South Korea’s Financial Services Commission (FSC) has announced plans to establish an 8 trillion won ($7 billion; €6.5 billion) fund to co-invest with private equity firms in company restructurings.
In a meeting with chief executives of the nation’s leading banks in mid-April, the FSC outlined the need to implement a “market-based” approach to corporate restructuring, including private equity funds playing a bigger role in such cases.
The fund will be structured as a master-feeder fund into which state-run banks – Korea Development Bank, Export-Import Bank of Korea and Industrial Bank of Korea – pension funds and commercial banks will contribute half of the money to create a fund of funds. Their contributions will be matched by feeder funds, raised by private asset managers and investors, to take over struggling companies, an FSC spokesman told PEI sister title pfm.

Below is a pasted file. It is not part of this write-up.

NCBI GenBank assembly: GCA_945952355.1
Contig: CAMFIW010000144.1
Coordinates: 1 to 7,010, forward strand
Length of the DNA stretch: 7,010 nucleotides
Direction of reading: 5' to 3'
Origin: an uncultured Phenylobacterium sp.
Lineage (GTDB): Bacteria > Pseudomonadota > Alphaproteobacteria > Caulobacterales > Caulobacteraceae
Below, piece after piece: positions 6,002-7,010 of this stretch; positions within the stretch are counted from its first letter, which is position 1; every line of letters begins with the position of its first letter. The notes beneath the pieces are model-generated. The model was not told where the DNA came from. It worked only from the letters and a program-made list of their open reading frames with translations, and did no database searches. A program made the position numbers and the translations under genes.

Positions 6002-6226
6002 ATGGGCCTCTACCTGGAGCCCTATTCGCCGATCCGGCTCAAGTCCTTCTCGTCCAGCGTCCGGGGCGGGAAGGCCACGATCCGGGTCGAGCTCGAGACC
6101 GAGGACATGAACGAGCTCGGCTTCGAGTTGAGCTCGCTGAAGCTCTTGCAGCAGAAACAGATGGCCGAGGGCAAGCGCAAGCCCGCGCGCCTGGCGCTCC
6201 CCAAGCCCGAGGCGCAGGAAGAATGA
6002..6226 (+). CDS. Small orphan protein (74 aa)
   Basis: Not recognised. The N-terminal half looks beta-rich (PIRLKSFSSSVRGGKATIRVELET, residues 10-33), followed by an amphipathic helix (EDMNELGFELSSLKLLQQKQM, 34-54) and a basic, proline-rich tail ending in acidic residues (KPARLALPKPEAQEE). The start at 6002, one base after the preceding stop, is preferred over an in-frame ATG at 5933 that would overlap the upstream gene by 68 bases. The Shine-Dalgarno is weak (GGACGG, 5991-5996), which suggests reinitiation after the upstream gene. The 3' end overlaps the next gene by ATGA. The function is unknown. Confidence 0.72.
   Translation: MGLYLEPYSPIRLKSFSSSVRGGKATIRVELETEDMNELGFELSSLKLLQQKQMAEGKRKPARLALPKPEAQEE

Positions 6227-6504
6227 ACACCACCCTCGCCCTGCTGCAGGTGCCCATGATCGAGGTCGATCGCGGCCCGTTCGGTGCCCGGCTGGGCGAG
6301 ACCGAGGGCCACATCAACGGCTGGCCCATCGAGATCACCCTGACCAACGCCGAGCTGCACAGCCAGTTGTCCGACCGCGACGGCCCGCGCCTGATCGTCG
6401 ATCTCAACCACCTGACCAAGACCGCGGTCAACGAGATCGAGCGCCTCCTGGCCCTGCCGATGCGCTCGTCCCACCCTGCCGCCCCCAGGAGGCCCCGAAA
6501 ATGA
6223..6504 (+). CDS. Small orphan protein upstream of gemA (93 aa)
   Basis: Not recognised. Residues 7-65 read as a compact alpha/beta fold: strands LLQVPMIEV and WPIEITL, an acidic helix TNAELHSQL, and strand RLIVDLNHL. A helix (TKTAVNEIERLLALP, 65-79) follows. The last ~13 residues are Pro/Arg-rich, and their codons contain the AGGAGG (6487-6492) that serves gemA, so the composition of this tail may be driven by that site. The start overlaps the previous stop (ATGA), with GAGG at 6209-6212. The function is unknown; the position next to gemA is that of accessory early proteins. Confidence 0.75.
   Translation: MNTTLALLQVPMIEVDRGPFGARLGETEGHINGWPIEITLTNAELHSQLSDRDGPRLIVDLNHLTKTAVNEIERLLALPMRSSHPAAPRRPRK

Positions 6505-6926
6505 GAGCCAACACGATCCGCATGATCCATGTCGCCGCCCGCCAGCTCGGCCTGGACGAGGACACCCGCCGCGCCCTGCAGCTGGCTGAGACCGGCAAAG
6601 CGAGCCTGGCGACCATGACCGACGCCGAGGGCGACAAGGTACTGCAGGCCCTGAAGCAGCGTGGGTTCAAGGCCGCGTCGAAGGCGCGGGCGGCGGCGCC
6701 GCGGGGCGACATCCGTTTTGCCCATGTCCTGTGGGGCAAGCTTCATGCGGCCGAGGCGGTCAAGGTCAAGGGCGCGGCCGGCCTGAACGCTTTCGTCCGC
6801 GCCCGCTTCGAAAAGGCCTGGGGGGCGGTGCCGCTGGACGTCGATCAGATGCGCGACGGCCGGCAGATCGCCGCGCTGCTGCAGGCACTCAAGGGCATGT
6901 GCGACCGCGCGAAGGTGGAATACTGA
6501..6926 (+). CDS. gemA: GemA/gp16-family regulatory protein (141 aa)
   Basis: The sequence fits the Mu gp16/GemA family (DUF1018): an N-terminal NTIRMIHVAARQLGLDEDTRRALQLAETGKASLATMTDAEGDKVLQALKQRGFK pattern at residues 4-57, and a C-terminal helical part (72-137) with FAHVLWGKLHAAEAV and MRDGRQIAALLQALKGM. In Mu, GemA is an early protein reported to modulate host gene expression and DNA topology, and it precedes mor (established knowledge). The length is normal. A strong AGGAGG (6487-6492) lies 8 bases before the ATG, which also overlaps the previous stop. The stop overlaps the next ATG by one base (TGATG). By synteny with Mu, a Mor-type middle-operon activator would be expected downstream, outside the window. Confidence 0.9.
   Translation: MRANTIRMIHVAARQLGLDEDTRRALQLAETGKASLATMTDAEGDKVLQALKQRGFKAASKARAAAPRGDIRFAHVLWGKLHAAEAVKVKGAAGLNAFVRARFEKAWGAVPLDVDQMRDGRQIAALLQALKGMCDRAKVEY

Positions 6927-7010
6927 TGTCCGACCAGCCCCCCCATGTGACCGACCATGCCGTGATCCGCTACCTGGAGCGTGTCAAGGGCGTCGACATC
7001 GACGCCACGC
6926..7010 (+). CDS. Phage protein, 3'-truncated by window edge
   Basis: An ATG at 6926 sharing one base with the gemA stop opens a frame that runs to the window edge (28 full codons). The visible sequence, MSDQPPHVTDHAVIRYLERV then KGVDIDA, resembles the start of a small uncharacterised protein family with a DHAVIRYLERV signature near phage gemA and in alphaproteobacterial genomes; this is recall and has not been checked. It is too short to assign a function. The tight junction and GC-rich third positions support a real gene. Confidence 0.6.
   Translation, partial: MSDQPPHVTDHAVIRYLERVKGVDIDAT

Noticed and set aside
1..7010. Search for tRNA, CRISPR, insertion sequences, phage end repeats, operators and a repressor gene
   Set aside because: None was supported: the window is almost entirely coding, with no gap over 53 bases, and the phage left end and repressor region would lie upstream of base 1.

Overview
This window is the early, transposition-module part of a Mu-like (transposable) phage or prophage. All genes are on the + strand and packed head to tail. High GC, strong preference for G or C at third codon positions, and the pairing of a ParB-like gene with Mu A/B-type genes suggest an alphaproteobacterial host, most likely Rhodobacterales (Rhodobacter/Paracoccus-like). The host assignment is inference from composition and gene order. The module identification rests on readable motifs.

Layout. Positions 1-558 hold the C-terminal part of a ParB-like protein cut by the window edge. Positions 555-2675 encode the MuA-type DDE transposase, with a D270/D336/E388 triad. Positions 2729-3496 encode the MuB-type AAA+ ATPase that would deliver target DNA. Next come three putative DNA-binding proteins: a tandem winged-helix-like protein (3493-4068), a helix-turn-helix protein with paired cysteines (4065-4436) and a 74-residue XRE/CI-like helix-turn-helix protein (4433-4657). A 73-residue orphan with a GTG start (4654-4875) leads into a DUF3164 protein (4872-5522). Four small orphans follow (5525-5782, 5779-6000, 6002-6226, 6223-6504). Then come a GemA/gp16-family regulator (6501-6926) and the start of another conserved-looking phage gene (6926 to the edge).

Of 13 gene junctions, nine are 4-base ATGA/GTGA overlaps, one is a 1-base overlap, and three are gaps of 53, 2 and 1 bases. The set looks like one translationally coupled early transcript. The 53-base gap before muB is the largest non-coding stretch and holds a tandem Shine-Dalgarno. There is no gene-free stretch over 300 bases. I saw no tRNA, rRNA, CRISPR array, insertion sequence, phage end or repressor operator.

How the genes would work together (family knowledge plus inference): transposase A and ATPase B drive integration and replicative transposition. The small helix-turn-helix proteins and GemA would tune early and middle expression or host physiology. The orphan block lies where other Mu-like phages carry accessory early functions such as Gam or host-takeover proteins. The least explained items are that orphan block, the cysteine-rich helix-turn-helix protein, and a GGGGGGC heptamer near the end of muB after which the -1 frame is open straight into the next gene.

The FSC intends to reform the current approach which is led by creditor banks, who previously relied on bank loans and who are increasingly using capital markets for fundraising, issuing corporate bonds or commercial papers.
Banks will be required to strictly evaluate whether a troubled company’s line of credit can turn the company around. If not, the company should “swiftly turn to alternative schemes such as a takeover by [private equity funds] or court receivership,” the FSC said in a press release.